Living

Breaking new ground

During last week’s record-breaking heat, you could almost hear the corn growing at Tahoma Farms in Orting.

Their first year on the farm, Tacoma owners Kim and Dan Hulse are predicting a bumper crop of sweet corn.

That’s due in part to the ready supply of well water that kept the corn and the farm’s other produce well-irrigated as the thermometer climbed to triple digits.

“It’s great for growing,” says Amy Sills, who with her husband, Agustin Moreno, manages the farm.

They plowed in early April, and had their first harvest ready for market in early June. “It’s been a great year to start,” says Kim Hulse. “We started later in the season, so the weather worked for us.”

This week, they’ll have a bounty of produce for sale at farmers’ markets and in their weekly farm share boxes: cucumbers, eggplants, green beans, melons, basil, cilantro, lettuce and more.

They’re planting fall crops next in the hopes that carrots, leeks and other underground vegetables will either be ready to harvest before the first frost or will grow big enough to stay in the ground all winter and be ripe for harvest by spring.

Altogether, Tahoma Farms grows about 50 varieties of produce, including the Ozette potato, an heirloom fingerling potato developed by the people of the Makah Nation on the Olympic Peninsula.

FARM PIONEERS

Recently certified organic by the Washington State Department of Agriculture, Tahoma Farms is breaking new ground.

The former dairy farm is a pioneer in the Orting Valley Farms project, a partnership between Pierce County, the PCC Farmland Trust (founded by Seattle-based PCC Natural Markets) and farmers like the Hulses.

The project seeks to preserve a 100-acre farm, which would be divided into several ownerships.

Each piece of the acreage would be governed by a conservation easement, which would ensure the farmland would not turn into a housing development like so many other tracts in rural Pierce County.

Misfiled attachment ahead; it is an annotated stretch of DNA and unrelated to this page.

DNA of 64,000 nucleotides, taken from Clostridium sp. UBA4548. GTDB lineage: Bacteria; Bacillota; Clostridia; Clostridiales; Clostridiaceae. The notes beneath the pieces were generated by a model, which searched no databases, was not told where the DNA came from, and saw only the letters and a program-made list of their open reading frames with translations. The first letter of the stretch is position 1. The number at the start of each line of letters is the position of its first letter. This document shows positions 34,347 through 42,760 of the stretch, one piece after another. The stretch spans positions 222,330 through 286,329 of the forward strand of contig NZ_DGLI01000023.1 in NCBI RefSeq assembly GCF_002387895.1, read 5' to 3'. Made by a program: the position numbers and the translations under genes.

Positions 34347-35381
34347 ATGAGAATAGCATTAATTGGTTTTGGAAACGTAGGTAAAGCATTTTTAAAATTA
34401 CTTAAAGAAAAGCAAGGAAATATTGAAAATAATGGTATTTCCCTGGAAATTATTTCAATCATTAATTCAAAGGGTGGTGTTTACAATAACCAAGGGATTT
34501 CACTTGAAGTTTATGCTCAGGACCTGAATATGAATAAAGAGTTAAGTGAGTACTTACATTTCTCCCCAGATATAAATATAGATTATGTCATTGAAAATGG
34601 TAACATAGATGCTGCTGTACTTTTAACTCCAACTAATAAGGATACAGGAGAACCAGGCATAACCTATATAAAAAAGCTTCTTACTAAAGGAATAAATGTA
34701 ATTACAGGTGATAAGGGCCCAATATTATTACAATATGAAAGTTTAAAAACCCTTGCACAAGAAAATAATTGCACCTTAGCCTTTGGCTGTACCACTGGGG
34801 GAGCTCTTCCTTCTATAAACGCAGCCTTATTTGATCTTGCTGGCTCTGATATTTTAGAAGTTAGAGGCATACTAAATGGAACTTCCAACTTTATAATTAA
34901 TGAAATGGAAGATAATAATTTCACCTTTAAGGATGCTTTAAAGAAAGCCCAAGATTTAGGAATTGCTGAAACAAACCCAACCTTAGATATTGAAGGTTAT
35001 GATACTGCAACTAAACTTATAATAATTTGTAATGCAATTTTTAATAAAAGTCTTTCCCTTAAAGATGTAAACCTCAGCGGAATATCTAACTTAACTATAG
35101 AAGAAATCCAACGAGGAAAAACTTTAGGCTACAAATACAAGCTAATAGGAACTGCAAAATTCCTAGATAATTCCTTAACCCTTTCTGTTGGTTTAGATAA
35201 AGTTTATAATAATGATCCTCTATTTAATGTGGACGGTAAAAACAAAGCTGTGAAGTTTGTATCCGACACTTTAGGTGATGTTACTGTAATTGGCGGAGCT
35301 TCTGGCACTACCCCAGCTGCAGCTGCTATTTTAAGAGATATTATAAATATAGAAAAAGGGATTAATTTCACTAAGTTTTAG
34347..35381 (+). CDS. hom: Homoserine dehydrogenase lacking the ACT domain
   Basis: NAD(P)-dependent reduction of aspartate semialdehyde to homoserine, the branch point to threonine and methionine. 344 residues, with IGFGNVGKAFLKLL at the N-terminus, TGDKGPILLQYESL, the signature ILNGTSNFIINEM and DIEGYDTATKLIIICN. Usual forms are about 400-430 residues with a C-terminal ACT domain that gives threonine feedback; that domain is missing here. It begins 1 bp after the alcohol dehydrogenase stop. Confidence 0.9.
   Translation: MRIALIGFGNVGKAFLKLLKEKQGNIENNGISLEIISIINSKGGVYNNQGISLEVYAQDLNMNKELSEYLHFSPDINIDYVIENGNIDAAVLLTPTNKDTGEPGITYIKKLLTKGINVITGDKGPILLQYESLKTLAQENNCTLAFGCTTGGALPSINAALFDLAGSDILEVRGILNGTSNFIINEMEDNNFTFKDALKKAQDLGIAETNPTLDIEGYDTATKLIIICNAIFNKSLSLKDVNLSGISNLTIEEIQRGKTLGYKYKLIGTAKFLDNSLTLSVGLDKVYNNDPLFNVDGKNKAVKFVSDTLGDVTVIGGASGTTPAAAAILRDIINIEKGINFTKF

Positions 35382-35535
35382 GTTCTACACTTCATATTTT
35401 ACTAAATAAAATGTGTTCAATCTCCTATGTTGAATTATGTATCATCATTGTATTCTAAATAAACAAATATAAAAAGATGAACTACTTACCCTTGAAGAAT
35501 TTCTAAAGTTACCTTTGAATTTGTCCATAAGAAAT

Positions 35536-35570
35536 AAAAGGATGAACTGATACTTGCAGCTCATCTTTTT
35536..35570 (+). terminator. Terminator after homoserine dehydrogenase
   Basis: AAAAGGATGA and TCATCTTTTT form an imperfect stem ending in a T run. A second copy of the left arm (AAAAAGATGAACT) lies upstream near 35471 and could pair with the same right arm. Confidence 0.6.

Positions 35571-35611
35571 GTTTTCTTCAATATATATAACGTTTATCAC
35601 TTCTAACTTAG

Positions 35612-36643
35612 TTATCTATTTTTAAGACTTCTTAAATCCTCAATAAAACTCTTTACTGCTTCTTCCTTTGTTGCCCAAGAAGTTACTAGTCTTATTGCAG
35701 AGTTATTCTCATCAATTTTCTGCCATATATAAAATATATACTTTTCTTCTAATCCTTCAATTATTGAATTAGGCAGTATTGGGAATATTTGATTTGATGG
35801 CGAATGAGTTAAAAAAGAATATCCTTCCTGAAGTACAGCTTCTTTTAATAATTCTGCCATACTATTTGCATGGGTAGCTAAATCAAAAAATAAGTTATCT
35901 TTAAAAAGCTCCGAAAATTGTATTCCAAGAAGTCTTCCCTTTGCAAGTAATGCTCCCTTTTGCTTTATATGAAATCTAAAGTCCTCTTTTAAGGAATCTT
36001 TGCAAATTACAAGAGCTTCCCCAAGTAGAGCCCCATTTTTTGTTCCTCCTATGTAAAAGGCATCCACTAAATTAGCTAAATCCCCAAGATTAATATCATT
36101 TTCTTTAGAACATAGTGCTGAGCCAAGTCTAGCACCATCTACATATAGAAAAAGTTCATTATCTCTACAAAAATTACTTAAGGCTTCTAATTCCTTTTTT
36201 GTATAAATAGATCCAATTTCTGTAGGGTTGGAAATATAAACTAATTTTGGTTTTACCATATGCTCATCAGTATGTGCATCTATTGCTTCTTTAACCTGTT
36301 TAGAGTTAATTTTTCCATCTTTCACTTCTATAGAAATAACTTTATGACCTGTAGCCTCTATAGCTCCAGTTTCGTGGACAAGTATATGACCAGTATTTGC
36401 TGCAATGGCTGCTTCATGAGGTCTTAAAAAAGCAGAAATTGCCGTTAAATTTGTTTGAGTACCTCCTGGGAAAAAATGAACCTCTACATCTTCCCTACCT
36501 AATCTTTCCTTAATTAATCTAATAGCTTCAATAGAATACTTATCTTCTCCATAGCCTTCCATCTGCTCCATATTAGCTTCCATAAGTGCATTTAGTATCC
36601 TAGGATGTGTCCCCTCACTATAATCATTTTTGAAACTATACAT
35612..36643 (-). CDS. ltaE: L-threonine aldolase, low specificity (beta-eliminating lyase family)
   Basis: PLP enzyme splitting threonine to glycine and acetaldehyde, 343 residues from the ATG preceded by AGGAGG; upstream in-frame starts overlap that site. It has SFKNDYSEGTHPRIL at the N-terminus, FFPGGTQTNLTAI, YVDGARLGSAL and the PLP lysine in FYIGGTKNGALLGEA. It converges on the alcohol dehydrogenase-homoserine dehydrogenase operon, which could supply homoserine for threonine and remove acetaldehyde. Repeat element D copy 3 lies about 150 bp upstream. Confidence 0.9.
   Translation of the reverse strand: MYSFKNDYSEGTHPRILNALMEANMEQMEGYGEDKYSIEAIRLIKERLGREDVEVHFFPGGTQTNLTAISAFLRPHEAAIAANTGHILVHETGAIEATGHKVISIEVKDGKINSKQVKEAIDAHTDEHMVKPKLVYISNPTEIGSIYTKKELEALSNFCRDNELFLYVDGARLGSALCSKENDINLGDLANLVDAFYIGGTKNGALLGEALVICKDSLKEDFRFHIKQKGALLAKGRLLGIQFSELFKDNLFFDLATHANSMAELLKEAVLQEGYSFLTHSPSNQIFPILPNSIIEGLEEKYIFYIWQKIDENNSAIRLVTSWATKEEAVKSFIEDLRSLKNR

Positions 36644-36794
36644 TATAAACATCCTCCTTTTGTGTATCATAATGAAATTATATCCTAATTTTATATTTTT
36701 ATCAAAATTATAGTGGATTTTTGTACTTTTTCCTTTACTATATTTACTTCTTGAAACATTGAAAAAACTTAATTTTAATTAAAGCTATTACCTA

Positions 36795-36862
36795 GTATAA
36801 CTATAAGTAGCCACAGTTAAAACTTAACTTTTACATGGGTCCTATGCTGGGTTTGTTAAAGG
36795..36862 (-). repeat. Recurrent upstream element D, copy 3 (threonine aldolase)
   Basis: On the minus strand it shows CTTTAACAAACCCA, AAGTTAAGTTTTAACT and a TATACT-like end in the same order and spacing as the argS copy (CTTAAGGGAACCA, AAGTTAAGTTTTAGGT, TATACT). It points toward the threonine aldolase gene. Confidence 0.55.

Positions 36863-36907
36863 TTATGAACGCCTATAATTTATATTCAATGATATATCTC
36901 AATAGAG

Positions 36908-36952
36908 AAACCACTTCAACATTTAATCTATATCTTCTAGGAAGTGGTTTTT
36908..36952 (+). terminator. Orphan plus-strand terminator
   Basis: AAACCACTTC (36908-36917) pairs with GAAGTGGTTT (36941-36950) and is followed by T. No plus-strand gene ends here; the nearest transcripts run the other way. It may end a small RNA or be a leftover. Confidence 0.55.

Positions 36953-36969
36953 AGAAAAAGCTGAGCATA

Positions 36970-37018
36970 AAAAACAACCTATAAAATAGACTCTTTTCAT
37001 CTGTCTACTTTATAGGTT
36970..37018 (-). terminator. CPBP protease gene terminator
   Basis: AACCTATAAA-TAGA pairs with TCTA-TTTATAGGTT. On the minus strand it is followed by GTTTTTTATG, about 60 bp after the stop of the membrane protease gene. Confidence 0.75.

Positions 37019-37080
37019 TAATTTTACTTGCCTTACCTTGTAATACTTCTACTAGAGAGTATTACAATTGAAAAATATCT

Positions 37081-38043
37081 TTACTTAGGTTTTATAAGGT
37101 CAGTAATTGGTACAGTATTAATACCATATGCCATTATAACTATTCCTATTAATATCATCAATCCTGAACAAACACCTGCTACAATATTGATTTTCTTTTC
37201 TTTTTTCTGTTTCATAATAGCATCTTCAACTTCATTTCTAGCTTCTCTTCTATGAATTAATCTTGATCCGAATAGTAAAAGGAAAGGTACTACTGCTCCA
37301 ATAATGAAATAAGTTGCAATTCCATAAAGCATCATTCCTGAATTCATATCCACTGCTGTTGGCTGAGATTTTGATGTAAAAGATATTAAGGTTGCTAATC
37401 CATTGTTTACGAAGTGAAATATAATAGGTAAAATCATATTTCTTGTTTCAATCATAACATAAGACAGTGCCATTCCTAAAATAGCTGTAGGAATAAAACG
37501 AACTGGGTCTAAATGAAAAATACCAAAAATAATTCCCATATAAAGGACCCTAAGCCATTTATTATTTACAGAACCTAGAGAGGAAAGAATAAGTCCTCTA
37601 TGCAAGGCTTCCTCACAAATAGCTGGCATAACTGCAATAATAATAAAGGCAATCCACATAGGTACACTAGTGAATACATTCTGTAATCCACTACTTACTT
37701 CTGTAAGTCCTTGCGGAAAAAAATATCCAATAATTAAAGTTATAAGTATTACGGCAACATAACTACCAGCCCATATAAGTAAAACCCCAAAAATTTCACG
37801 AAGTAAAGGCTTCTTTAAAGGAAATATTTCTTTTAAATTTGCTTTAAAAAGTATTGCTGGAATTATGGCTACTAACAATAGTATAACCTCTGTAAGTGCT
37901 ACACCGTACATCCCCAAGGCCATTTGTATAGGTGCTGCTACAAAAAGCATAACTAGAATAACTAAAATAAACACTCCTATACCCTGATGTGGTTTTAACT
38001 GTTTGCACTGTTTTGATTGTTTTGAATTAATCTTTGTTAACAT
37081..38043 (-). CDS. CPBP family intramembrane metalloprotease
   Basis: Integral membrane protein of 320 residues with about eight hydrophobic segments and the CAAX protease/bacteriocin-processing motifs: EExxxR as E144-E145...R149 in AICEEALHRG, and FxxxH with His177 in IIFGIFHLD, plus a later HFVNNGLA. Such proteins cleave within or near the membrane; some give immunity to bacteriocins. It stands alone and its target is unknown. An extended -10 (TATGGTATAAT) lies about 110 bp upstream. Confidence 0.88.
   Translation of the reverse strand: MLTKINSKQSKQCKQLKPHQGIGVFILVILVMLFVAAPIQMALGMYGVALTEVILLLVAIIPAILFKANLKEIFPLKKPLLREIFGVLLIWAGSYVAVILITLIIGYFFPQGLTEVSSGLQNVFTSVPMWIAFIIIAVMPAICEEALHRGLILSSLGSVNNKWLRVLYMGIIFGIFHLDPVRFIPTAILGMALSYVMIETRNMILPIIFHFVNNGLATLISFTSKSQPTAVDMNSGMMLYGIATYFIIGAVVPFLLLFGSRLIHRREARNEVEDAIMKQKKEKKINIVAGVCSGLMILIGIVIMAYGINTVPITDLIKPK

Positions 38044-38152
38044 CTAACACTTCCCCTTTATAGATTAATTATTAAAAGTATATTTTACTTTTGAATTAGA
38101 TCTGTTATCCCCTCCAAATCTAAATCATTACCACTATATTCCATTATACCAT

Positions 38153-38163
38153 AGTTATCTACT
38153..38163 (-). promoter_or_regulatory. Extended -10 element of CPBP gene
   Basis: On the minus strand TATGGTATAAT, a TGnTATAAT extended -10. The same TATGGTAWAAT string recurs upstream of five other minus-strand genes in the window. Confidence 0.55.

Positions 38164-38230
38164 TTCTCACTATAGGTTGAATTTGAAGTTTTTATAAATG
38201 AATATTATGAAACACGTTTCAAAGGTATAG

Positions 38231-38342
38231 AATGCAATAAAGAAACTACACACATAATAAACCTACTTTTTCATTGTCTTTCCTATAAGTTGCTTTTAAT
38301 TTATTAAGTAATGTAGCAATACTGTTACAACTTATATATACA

The goal is to help working farmers like the Hulses establish farms at a reasonable cost. Although the deal is not yet final, the Hulses hope to complete their purchase of 39 acres of the Orting Valley Farms tract soon. They are currently leasing the land.

“We couldn’t be happier with how things have gone so far this season,” says Dan Hulse. He says he looks forward to “years and years of making the most of this opportunity and to continue to work on making Tahoma Farms a model operation for small-scale, sustainable farming.”

SUSTAINABLE COMMITMENT

The Hulses met while working on an organic farm in Puyallup. Kim became interested in sustainable agriculture while taking classes in environmental studies at Western Washington University, and Dan learned a lot while working for an organic produce distributor.

They started Terra Organics, an organic produce home delivery service, in 2004 on a small tract in Enumclaw.

Terra Organics recently expanded its delivery area to Seattle. Tahoma Farms now supplies the home delivery business, although Terra Organics also relies on other farms from throughout the Northwest for its produce. The two businesses complement each other, say the Hulses.

The couple is committed to preserving the Orting Valley’s agricultural heritage, and to sustainable food production. Dan Hulse calls the Orting Valley Farms project “a model for farmland preservation.”

WHY ORGANIC?

Dan Hulse sees the future of farming in organic methods that tread lightly on the Earth – as well as on the health of both consumers and farm workers.

“For us, it’s both a food security and food safety issue,” he says. “With the effects of climate change, and with energy prices rising, a global food supply won’t be so easily obtainable (in the future).”

Keeping food production closer to home can help ease some of those problems, he believes. And food that doesn’t sit in a warehouse for weeks tastes better, too.

“For me, it’s just a better product,” says Sills.

Both the farm owners and managers acknowledge that organic food can cost more than food produced with chemicals and other industrial farm practices.

Organic production is more labor intensive.

Explains Sills: “Instead of spraying pesticides and herbicides, you’re out there killing bugs with your hands.”

And, Dan Hulse says, “Part of the reason we ask people to pay more is so that we can pay our people more.” Tahoma Farms employs about 10 people.

Even with a slightly higher cost, the farmers believe locally produced organic food is worth it.

“What’s more important than what you put into your body?” asks Sills.

Debbie Cafazzo: 253-597-8635

debbie.cafazzo@thenewstribune.com

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